By BRIAN FERRY
You have a right to work in Pennsylvania.
You do not necessarily have a right to work without paying union dues.
A right-to-work law passed in Michigan last week, meaning employees there will not have to join unions nor pay union dues. They may if they wish.
Indiana also became a right-to-work state earlier this year. Those two are the 23rd and 24th states to adopt that legislation.
Will Pennsylvania be next?
A bill introduced by Rep. Daryl Metcalfe (R-12) and co-sponsored by Rep. Kathy Rapp (R-65) would make it so. "I do support right-to-work," Rapp said Thursday.
She knows she will face opposition to that stance. "The unions have a real stronghold here in the state. They're big contributors to both parties, both the House and Senate," she said. "Any time when we're dealing with legislation that affects union members... whether it's education or labor and industry... the minute we try to do legislation... we are bombarded with emails and phone calls from those members."
"They have a right to do that," she said, "and that does have an effect."
"I am not in opposition to unions," Rapp said. "I do believe that you should have the freedom to make that choice as to whether or not you want to belong to those unions, whether or not you want to pay those dues."
Pennsylvania law does not require employees to join the union at their shops, but does require that they pay union dues. "I believe as a representative that people should have the right to choose whether or not they pay those union dues," she said. "You should be able to have a job based on your credentials and your ability to perform that job."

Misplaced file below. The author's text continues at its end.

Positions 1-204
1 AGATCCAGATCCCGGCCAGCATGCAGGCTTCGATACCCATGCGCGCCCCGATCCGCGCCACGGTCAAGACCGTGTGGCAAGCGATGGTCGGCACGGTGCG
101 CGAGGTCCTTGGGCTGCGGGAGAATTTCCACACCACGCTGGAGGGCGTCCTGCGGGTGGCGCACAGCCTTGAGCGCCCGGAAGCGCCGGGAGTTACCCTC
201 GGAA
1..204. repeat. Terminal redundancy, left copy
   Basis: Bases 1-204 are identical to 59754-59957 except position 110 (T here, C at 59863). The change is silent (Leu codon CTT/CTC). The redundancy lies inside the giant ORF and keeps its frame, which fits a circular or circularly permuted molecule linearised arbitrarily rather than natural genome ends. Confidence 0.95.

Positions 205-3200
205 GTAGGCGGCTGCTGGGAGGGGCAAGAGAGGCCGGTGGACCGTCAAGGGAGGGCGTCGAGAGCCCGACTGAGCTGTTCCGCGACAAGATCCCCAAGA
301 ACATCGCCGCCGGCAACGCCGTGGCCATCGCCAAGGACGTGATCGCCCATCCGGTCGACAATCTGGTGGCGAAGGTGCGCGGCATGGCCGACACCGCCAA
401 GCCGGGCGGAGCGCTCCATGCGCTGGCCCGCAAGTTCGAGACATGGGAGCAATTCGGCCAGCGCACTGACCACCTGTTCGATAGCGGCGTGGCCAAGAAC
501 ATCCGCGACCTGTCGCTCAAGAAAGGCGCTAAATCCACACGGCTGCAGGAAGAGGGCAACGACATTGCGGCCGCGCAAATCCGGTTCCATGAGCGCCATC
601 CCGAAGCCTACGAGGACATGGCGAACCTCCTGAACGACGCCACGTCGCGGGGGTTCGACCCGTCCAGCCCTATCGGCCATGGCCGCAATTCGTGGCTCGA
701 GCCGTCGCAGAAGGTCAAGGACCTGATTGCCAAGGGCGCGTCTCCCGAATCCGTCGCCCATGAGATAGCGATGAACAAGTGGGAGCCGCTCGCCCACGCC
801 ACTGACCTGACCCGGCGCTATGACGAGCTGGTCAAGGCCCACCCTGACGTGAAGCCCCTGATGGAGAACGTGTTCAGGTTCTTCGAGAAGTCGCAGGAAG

"If you want to join another organization, you have the right to choose what you're going to be a member of," Rapp said. "But if you have a certain job, you are forced to join that organization."
"It's a matter of freedom. It's a matter of liberty," she said. "It's a matter of you having the right to choose where your dollars go."
"To me, bottom line, it's about freedom and the right to do with the dollars in your pocket," she said.
And, it's not just about an individual's choice.
"It's not just about unions," Rapp said. "It's about prevailing wage."
Prevailing wage laws require that government contractors pay at a certain wage rate. That rate goes up with the presence of unions.
"We've been trying to pass a higher threshold for prevailing wage," Rapp said. "That's something that our rural townships have been crying for. (The current prevailing wage requirements) can increase the cost of a project... a third."
"Because of the stronghold of the unions in this state we can not even raise the threshold for those projects," she said.
It is late in the year. There will be future versions of the bill.
"Rep. Metcalfe contacted me the other day to see if I was going to co-sponsor the right-to-work bill and I said I would," Rapp said. "He and I will be working, as well as other co-sponsors in this legislation... to promote right-to-work legislation."
The 2011 and 2012 versions of the bill were not the first sponsored by Metcalfe.
"These bills have been around," Rapp said. "Rep. Metcalfe has actually been the prime sponsor for at least 10 years."
The change in Michigan could have been seen as a beacon of hope for right-to-work supporters. Instead, the ability of lawmakers in the state that is considered the heart of unions makes the inability of supporters to pass the legislation in Pennsylvania a bitter pill to swallow.
"When we see a state like Michigan, that is the home of the United Auto Workers, and their general assembly and their governor, are able to pass right-to-work, it's discouraging to us," Rapp said.
It was also discouraging to right-to-work supporters when Gov. Tom Corbett said last week that there is not the political will in the state to pass that legislation.
"I was dismayed at the governor's statement," Rapp said. "If the governor himself took a lead on this issue, we could have an impact on this state."
She said there is staunch support for right-to-work in the House. "There are the core conservatives in the General Assembly, more in the House than in the Senate," she said. "We are the minority within the majority. That's discouraging."